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B2B marketers, who’s really stealing your talent? [GALLERY]

Ask any marketer what they struggle with and talent is sure to crop up in that conversation. As the wave of digital marketing takes over, the old ways of marketing and its rule book are quickly being tossed out the window.

And the problem seems to have hit the B2B industry harder. A new dawn in marketing requires new skill sets. This was at the heart of a panel discussion during the one-day B2B Asia conference held recently.

“The world is changing with digital and today we are in need of capabilities we haven’t needed or thought of before. To stay ahead, we must evolve. This means what we used to do or do right now, might be very different from what we want to do in the future. So the entire skill set is changing and that is my challenge in finding talent,” said Takashi Tokunaga, regional B2B marketing manager for Asia Pacific and Japan of Intel Technology Asia.

Agreeing with him was Alok Bharadwaj, senior vice-president of South and SEA at Canon, who added that along with attracting talent, B2B also has an issue of retaining talent.

“The issue of retention is as much an issue as attraction – given that B2B is not that glamorous as an industry. You can look at the top 100 valuations and you will not see too many B2B companies,” he said.

Today the biggest competitor to the B2B talent market are the Ubers and the AirBnbs of the world.

He added that big, established companies today compete for young talent simply because what used to gravitate talent to the industry has changed. Millennials have an entrepreneurial spirit and require flexibility and both of these requirements are met by the new-age companies.

Today’s start-ups no longer call for graveyard shifts and they know spending long hours is not a criteria to being successful, added Chris Reed, founder of the two-year-old agency Black Marketing. Reed added that people today want work-life balance and companies who can give it to them will attract the gems.

“Of course, a good status and good money is also a priority, but people today also want to feel like entrepreneurs so it is especially vital for smaller B2B players to be interesting and ensure they can teach their staff something more,” Reed said.

Check out the photos from the event here:  

Skills needed to do well in the B2B world

An oft-asked question is: if you are a B2C marketer, would it be hard for you to survive in the B2B world? The answer is no.

“It is all about transferable skills and how you network, find the right people, create your personal brand and how you communicate yourself,” Reed said.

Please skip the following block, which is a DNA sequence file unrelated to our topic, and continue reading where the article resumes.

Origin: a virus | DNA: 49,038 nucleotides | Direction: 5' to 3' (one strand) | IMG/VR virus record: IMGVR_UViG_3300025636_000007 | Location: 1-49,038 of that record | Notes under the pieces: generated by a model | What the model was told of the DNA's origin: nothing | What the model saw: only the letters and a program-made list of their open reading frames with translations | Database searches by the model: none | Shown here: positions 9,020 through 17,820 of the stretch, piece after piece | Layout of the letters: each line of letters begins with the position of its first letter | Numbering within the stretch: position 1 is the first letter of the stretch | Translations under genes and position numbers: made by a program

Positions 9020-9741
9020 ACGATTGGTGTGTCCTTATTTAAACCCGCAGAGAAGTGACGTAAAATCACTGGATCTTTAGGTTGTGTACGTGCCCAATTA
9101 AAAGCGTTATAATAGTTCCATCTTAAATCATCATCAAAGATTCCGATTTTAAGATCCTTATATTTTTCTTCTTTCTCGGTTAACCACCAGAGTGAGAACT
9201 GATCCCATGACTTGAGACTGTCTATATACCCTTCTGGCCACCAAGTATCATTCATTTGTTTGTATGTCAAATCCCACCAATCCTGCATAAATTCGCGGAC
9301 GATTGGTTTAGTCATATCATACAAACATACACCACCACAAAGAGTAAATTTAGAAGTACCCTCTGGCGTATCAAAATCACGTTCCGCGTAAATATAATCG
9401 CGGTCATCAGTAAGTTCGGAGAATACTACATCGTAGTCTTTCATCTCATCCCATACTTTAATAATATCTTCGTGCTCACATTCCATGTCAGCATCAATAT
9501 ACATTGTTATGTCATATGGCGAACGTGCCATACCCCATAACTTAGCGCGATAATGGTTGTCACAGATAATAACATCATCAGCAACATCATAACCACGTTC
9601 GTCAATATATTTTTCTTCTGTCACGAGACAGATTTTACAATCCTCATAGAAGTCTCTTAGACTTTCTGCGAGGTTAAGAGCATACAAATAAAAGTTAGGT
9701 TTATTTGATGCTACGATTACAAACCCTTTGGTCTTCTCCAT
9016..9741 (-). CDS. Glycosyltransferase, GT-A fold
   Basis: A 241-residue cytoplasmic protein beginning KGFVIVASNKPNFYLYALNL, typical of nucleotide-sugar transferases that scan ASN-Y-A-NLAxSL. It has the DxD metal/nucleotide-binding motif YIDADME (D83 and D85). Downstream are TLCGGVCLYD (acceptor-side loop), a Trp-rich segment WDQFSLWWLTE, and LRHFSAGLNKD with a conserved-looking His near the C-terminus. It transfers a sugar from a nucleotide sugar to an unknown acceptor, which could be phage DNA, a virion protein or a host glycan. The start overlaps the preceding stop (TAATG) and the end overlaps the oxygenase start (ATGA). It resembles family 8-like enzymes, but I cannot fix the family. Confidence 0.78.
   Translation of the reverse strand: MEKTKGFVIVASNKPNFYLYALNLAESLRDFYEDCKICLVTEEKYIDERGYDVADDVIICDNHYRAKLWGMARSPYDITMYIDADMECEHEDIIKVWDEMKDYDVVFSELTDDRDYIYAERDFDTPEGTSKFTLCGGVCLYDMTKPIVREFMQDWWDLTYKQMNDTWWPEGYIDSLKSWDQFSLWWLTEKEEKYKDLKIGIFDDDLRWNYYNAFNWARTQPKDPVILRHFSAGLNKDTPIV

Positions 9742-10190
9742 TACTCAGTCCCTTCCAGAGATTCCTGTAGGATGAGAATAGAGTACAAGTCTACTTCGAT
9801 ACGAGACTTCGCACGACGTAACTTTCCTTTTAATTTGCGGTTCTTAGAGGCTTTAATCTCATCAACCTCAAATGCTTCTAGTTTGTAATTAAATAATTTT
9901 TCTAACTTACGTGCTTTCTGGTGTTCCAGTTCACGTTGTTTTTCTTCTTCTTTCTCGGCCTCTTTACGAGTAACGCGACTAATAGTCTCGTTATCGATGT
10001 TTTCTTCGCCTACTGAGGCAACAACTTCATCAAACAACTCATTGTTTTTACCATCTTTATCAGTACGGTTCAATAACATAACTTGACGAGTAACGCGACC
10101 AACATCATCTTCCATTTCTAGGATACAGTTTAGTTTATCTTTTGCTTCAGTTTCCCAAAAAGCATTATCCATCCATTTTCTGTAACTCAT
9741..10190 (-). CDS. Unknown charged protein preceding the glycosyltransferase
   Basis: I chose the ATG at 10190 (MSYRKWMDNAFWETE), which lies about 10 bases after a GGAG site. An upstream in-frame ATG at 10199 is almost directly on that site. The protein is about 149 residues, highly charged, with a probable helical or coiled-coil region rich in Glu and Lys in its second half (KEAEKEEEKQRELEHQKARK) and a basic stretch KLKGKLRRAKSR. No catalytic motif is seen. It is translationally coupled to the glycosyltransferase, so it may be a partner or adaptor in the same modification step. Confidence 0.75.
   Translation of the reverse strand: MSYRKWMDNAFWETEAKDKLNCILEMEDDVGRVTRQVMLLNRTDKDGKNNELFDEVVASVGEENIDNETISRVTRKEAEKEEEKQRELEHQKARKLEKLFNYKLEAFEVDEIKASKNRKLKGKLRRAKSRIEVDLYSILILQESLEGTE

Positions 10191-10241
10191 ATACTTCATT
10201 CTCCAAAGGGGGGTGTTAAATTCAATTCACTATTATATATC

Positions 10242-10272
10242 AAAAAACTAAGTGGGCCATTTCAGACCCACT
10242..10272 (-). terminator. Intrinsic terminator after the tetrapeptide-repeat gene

Tokunaga gave the example of Intel’s very own CMO Steven Fund who joined the team some time ago from Staples.

“Staples and Intel are nowhere close to each other in the kind of product they offer, but he came because of what he had to offer and what he had accomplished in his industry,” Tokunaga said.

He added that at the end of the day it was about your skill set and passion along with acumen in the modern technology era.

We can impart industry knowledge, but we can’t teach marketers modern marketing because it really hasn’t been done before.

Key skill differentiators for B2B and B2C

Nonetheless, skill sets for B2B and B2C no doubt differ.

Bharadwaj said at Canon, which caters to both B2B and B2C markets, there are some main points of differentiation. B2B marketing is more product-centric, tech-centric and functional in messaging. However, in B2C it is more emotional, seasonal and rapid in messaging. Thus, the talent has to cater to these personalities of each of these functions.

For example, when Canon looks at the candidates in B2C, it looks at a candidate’s understanding on media, understanding of demographics, segmentation and so on. For B2B, the company looks for those who have a deep understanding of customer engagement, knowledge creation and dissemination, event experience, and so on.

At the end of the day, Bharadwaj said the tenure of talent in companies was shortening and the talent today would no longer be relevant in the future unless upskilled and trained constantly.

“We need to keep honing our skills,” he said adding that it would be good to remember to ask yourselves every 100 days:

Mirror mirror, on the wall. Where are my blind spots?

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